8) The system should reboot in under 15 minutes.

Roll back procedure:

Things went mildly wrong:
1) Check the currently running firmware image/partition and the other partitions (FLDB* is not a firmware partition):

diag sys flash list

2) Configure the next reboot to use the alternate partition, which should be the partition for which you were running previously:

conf global
execute set-next-reboot secondary
execute reboot

3) Reboot may take up to 10 minutes.

4) Be happy.

Things went horribly wrong:
You’ve installed, waited over 15 minutes and nothing.
1) Grab the console cable

2) Configure something (putty for instance) to 9600 baud, 8-n-1 (8 data bits, no parity, 1 stop bit), no flow control.

3) With putty opened, unplug and replug the power to the Fortigate unit.

4) During boot, you should see “Press any key to display configuration menu…” for three seconds. Press a key during that time.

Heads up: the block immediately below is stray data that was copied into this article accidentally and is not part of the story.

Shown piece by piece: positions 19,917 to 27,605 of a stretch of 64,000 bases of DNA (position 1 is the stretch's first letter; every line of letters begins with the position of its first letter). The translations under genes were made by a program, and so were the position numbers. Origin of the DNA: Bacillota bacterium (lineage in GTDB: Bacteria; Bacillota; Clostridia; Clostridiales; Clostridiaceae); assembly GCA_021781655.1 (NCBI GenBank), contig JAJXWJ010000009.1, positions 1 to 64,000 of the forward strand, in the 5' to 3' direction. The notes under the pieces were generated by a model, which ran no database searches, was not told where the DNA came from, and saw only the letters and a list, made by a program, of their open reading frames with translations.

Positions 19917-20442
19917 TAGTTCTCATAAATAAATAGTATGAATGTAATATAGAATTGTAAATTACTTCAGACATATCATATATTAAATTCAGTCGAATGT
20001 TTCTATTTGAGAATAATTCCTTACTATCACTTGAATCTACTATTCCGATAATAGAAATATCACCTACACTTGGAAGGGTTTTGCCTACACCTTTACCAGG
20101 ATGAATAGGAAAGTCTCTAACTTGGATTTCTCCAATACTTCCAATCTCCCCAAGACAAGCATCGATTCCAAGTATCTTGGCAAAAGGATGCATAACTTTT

5) You will see the configuration menu. Hit the B key to boot from the backup partition and set as the primary partition.

6) Be happy.

Things went terribly horribly wrong:
You’ve installed, waited over 15 minutes, performed the procedure above and nothing on reboot.

1) Grab a TFTP server from the internet (there are several free ones, I prefer tftpd32). By default, TFTP uses UDP port 69, so make sure that’s opened on any firewalls between the TFTP server and the fortigate.
2) Place a copy of the old firmware .out file in the home directory of the TFTP server (you should already have this file).
If you don’t, look at the first line of the saved config file you have for “config-version” to see the firmware version that the config will work with, then download it from the Fortigate FTP.
3) Start the TFTP server (probably after you’ve placed the file).
4) Grab the console cable
5) Configure something (putty for instance) to 9600 baud, 8-n-1 (8 data bits, no parity, 1 stop bit), no flow control.
6) With putty opened, unplug and replug the power to the Fortigate unit.
7) During boot, you should see “Press any key to display configuration menu…” for three seconds. Press a key during that time.